Effects of nitric oxide synthase inhibition on vascular conductance during high speed treadmill exercise in rats. / Musch, Timothy I.; McAllister, Richard M.; David Symons, J.; Stebbins, Charles L; Hirai, Tadakazu; Sue Hageman, K.; Poole, David C.

In: Experimental Physiology, Vol. 86, No. 6, 2001, p. 749-758.

Research output: Contribution to journalArticle

Musch, TI, McAllister, RM, David Symons, J, Stebbins, CL, Hirai, T, Sue Hageman, K & Poole, DC 2001, 'Effects of nitric oxide synthase inhibition on vascular conductance during high speed treadmill exercise in rats', Experimental Physiology, vol. 86, no. 6, pp. 749-758. https://doi.org/10.1111/j.1469-445X.2001.tb00040.x
Musch, Timothy I. ; McAllister, Richard M. ; David Symons, J. ; Stebbins, Charles L ; Hirai, Tadakazu ; Sue Hageman, K. ; Poole, David C. / Effects of nitric oxide synthase inhibition on vascular conductance during high speed treadmill exercise in rats. In: Experimental Physiology. 2001 ; Vol. 86, No. 6. pp. 749-758.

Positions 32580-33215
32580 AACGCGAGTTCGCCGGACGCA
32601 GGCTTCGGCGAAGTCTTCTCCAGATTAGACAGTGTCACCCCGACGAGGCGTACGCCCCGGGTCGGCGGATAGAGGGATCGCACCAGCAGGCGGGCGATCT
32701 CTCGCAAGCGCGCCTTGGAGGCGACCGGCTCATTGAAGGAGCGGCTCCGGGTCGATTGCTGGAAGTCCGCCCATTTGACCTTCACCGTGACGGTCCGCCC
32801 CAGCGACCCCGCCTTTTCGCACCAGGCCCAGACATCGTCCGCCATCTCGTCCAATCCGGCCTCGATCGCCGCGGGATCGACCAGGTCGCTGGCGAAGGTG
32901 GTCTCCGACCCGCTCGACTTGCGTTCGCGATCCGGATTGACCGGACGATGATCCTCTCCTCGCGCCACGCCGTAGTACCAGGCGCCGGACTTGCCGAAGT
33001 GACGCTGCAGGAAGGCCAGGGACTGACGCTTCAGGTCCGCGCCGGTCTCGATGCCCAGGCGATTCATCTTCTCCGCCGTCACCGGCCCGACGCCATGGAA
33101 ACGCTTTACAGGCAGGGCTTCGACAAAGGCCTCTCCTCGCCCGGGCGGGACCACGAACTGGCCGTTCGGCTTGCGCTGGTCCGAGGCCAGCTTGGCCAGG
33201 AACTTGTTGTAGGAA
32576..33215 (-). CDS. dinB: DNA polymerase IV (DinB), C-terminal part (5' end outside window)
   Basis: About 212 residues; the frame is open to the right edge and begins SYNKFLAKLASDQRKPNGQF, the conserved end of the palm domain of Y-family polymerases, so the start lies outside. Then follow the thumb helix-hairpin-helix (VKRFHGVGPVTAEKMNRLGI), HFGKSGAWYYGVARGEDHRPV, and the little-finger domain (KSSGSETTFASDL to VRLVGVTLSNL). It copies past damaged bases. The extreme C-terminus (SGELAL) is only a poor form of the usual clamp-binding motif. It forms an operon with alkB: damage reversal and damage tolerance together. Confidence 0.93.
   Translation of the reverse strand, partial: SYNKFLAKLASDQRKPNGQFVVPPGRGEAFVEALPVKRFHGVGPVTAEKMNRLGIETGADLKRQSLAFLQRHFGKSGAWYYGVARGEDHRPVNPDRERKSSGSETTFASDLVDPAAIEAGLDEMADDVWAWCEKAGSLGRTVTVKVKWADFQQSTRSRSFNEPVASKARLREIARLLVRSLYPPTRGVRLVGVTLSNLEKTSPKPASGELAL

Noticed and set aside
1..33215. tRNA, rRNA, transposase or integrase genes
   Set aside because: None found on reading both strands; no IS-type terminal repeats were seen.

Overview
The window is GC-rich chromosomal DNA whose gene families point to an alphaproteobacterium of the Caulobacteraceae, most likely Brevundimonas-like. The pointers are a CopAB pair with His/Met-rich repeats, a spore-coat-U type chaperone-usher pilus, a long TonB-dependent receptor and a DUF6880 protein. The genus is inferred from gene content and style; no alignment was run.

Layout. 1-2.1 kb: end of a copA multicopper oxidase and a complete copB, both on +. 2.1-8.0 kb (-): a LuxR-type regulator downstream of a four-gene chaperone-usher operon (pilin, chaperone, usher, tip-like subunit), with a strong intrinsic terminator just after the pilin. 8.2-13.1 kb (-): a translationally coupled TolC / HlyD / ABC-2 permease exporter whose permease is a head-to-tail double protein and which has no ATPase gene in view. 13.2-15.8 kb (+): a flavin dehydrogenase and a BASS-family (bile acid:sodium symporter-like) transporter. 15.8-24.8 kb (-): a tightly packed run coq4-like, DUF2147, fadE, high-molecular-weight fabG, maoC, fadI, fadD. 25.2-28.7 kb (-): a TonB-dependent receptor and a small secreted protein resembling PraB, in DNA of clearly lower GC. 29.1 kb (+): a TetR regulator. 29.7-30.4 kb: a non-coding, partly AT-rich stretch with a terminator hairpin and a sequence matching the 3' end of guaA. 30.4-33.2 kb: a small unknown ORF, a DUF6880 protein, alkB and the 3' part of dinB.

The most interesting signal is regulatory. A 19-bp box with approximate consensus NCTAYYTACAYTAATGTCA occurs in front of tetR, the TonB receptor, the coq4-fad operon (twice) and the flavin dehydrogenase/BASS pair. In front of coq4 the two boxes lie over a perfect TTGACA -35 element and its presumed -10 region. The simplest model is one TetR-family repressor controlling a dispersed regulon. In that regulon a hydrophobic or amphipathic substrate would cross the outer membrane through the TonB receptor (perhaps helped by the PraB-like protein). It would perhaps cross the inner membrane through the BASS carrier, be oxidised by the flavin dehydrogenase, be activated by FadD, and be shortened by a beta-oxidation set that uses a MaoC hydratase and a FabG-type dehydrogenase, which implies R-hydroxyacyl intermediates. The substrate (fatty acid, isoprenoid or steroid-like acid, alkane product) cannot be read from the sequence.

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abstract = "To determine the functional role of nitric oxide (NO) in regulating vascular conductance during high intensity dynamic exercise in skeletal muscles composed of all major fibre types, female Wistar rats (277 ± 4 g; n = 7) were run on a motor-driven treadmill at a speed and gradient (60 m min-1, 10{\%} gradient) established to yield maximal oxygen uptake (VO2,max). Vascular conductance (ml min-1 (100 g)-1 mmHg-1), defined as blood flow normalised to mean arterial pressure (MAP), was determined using radiolabelled microspheres during exercise before and after NO synthase (NOS) inhibition with NG-nitro-L-arginine methyl ester (L-NAME; 10 mg kg-1, I.A.). The administration of L-NAME increased MAP from pre-L-NAME baseline values, demonstrating that NOS activity is reduced. The administration of L-NAME also reduced vascular conductance in 20 of the 28 individual hindlimb muscles or muscle parts examined during high speed treadmill exercise. These reductions in vascular conductance correlated linearly with the estimated sum of the percentage of slow twitch oxidative (SO) and fast twitch oxidative glycolytic (FOG) types of fibres in each muscle (Δconductance = -0.0082({\%}SO + {\%}FOG) -0.0105; r = 0.66; P < 0.001). However, if the reduction in vascular conductance found in the individual hindquarter muscles or muscle parts was expressed as a percentage decrease from the pre-L-NAME value ({\%}Δ = (pre-L-NAME conductance - post-L-NAME conductance)/pre-L-NAME conductance x 100), then the reduction in vascular conductance was similar in all muscles examined (average {\%}Δ = -23 ± 2{\%}). These results suggest that NO contributes substantially to the regulation of vascular conductance within and among muscles of the rat hindquarter during high intensity exercise. When expressed in absolute terms, the results suggest that the contribution of NO to the regulation of vascular conductance during high intensity exercise is greater in muscles that possess a high oxidative capacity. In contrast, if results are expressed in relative terms, then the contribution of NO to the regulation of vascular conductance during high intensity exercise is similar across the different locomotor muscles located in the rat hindlimb and independent of the fibre type composition.",